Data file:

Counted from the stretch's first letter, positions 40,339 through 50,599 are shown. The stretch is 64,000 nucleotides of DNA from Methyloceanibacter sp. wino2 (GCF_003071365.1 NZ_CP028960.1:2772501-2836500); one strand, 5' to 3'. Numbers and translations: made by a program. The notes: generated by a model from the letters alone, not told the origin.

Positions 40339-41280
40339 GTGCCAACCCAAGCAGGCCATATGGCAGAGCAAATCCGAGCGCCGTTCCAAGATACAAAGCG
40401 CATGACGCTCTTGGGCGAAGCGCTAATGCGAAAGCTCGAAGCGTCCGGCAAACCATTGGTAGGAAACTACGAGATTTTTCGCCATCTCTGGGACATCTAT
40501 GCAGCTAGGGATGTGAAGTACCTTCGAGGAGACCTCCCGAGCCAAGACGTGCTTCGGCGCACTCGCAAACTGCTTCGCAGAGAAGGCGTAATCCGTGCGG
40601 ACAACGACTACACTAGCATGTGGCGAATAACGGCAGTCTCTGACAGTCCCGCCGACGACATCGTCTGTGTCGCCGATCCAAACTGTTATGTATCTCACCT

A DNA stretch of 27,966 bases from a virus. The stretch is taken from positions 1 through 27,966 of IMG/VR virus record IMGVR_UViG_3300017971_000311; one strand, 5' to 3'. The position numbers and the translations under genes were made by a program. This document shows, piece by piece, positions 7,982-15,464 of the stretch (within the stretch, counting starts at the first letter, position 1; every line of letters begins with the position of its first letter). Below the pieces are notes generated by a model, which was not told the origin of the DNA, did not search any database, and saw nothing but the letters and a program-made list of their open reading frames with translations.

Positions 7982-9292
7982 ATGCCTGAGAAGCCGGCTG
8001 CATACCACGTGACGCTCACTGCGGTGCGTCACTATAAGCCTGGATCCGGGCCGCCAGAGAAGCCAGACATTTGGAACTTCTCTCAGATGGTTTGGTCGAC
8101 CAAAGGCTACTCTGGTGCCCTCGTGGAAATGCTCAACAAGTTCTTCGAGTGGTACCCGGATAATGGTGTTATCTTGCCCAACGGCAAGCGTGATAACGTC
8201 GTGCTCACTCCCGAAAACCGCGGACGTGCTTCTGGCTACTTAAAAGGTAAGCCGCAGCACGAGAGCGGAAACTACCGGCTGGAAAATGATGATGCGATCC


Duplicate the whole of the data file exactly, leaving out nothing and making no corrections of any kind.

Counted from the stretch's first letter, positions 40,339 through 50,599 are shown. The stretch is 64,000 nucleotides of DNA from Methyloceanibacter sp. wino2 (GCF_003071365.1 NZ_CP028960.1:2772501-2836500); one strand, 5' to 3'. Numbers and translations: made by a program. The notes: generated by a model from the letters alone, not told the origin.

Positions 40339-41280
40339 GTGCCAACCCAAGCAGGCCATATGGCAGAGCAAATCCGAGCGCCGTTCCAAGATACAAAGCG
40401 CATGACGCTCTTGGGCGAAGCGCTAATGCGAAAGCTCGAAGCGTCCGGCAAACCATTGGTAGGAAACTACGAGATTTTTCGCCATCTCTGGGACATCTAT
40501 GCAGCTAGGGATGTGAAGTACCTTCGAGGAGACCTCCCGAGCCAAGACGTGCTTCGGCGCACTCGCAAACTGCTTCGCAGAGAAGGCGTAATCCGTGCGG
40601 ACAACGACTACACTAGCATGTGGCGAATAACGGCAGTCTCTGACAGTCCCGCCGACGACATCGTCTGTGTCGCCGATCCAAACTGTTATGTATCTCACCT

A DNA stretch of 27,966 bases from a virus. The stretch is taken from positions 1 through 27,966 of IMG/VR virus record IMGVR_UViG_3300017971_000311; one strand, 5' to 3'. The position numbers and the translations under genes were made by a program. This document shows, piece by piece, positions 7,982-15,464 of the stretch (within the stretch, counting starts at the first letter, position 1; every line of letters begins with the position of its first letter). Below the pieces are notes generated by a model, which was not told the origin of the DNA, did not search any database, and saw nothing but the letters and a program-made list of their open reading frames with translations.

Positions 7982-9292
7982 ATGCCTGAGAAGCCGGCTG
8001 CATACCACGTGACGCTCACTGCGGTGCGTCACTATAAGCCTGGATCCGGGCCGCCAGAGAAGCCAGACATTTGGAACTTCTCTCAGATGGTTTGGTCGAC
8101 CAAAGGCTACTCTGGTGCCCTCGTGGAAATGCTCAACAAGTTCTTCGAGTGGTACCCGGATAATGGTGTTATCTTGCCCAACGGCAAGCGTGATAACGTC
8201 GTGCTCACTCCCGAAAACCGCGGACGTGCTTCTGGCTACTTAAAAGGTAAGCCGCAGCACGAGAGCGGAAACTACCGGCTGGAAAATGATGATGCGATCC